In April 2021, the central government promulgated an Ordinance, which specified provisions related to the composition of the search-cum-selection committees for the selection of members of 15 Tribunals, and the term of office for members. Further, it empowered the central government to notify qualifications and other terms and conditions of service (such as salaries) for the Chairperson and members of these tribunals. In July 2021, the Supreme Court struck down certain provisions of the Ordinance (such as the provision specifying a four-year term for members) stating that these impinged on the independence of the judiciary from the government. In several earlier judgements, the Supreme Court has laid out guidelines for the composition of Tribunals and service conditions to ensure that these Tribunals have the same level of independence from the Executive as the High Courts they replace.
However, Parliament passed the Tribunals Reforms Bill, 2021 in August 2021, which is almost identical to the April Ordinance and includes the provisions which had been struck down. This Act has been challenged in the Supreme Court. For a PRS analysis of the Bill, please see here.
On 16th September 2021, the central government notified The Tribunal (Conditions of Service) Rules, 2021 under the Tribunals Reforms Act, 2021. A couple of the provisions under these Rules may contravene principles laid out by the Supreme Court:
Appointment of the Administrative Member of the Central Administrative Tribunal as the Chairman
In case of the Central Administrative Tribunal (CAT), the Rules specify that a person with at least three years of experience as the Judicial Member or Administrative Member may be appointed as the Chairman. This may violate the principles laid down by the past Supreme Court judgements.
The CAT supplants High Courts. In 1986, the Supreme Court stated that if an administrative tribunal supplants the High Courts, the office of the Chairman of the tribunal should be equated with that of the Chief Justice of the High Court. Therefore, the Chairman of the tribunal must be a current or former High Court Judge. Further, in 2019, the Supreme Court stated – “the knowledge, training, and experience of members or presiding officers of a tribunal must mirror, as far as possible, that of the Court it seeks to substitute”.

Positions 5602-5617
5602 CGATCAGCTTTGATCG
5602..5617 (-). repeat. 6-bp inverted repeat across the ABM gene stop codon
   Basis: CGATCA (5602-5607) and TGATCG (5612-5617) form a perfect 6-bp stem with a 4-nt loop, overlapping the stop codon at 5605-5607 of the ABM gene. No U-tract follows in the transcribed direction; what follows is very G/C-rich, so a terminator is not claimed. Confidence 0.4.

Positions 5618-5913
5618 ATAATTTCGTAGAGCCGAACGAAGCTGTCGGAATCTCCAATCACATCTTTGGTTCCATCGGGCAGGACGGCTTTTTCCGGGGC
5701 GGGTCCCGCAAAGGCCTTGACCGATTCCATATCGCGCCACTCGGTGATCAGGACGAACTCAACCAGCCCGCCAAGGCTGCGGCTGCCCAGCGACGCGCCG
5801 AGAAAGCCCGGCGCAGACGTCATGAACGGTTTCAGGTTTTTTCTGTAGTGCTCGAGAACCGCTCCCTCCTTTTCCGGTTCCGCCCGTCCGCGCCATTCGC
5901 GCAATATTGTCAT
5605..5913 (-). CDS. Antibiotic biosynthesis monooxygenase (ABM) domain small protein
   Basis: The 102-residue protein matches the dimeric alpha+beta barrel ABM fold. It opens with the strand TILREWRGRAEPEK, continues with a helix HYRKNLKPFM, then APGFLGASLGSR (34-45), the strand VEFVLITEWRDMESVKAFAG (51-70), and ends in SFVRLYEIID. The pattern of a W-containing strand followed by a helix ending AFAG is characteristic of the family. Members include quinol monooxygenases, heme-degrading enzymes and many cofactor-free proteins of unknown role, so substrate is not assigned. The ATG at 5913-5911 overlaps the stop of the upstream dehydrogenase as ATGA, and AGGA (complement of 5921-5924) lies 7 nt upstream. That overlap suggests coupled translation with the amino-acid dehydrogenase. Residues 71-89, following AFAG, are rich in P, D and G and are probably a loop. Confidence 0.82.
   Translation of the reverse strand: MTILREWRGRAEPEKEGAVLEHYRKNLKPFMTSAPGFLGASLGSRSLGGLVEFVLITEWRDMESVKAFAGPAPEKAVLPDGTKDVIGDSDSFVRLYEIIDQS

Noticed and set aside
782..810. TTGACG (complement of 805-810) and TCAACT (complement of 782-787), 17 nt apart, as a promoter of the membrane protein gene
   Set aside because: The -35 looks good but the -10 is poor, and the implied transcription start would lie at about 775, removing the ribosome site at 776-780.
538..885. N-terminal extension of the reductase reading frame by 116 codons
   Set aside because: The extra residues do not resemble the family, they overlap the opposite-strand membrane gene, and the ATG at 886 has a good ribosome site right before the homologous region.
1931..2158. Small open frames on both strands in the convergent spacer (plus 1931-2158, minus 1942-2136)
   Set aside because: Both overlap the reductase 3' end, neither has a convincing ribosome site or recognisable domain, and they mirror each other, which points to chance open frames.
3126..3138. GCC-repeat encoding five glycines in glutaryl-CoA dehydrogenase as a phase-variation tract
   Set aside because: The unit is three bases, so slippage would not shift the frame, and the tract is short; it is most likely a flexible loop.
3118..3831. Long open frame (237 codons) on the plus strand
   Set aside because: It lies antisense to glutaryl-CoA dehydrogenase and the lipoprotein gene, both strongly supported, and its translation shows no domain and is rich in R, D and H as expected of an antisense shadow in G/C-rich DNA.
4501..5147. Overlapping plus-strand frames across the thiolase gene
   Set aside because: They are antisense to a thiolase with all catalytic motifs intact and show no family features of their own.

The Administrative Member of the CAT may be a person who has been an Additional Secretary to the central government or a central government officer with pay at least that of the Additional Secretary. Hence, the Administrative Member may not have the required judicial experience for appointment as the Chairman of CAT.
Leave Sanctioning Authority
The Rules specify that the central government will be the leave sanctioning authority for the Chairperson of tribunals, and Members (in case of absence of the Chairperson). In 2014, the Supreme Court specified that the central government (Executive) should not have any administrative involvement with the members of the tribunal as it may influence the independence and fairness of the tribunal members. In addition, it had observed that the Executive may be a litigant party and its involvement in administrative matters of tribunals may influence the fairness of the adjudication process. In judgements in 1997 and 2014, the Supreme Court recommended that the administration of all Tribunals should be under a nodal ministry such as the Law Ministry, and not the respective administrative ministry. In 2020, it recommended setting up of a National Tribunals Commission to supervise appointments and administration of Tribunals. The Rules are not in consonance with these recommendations.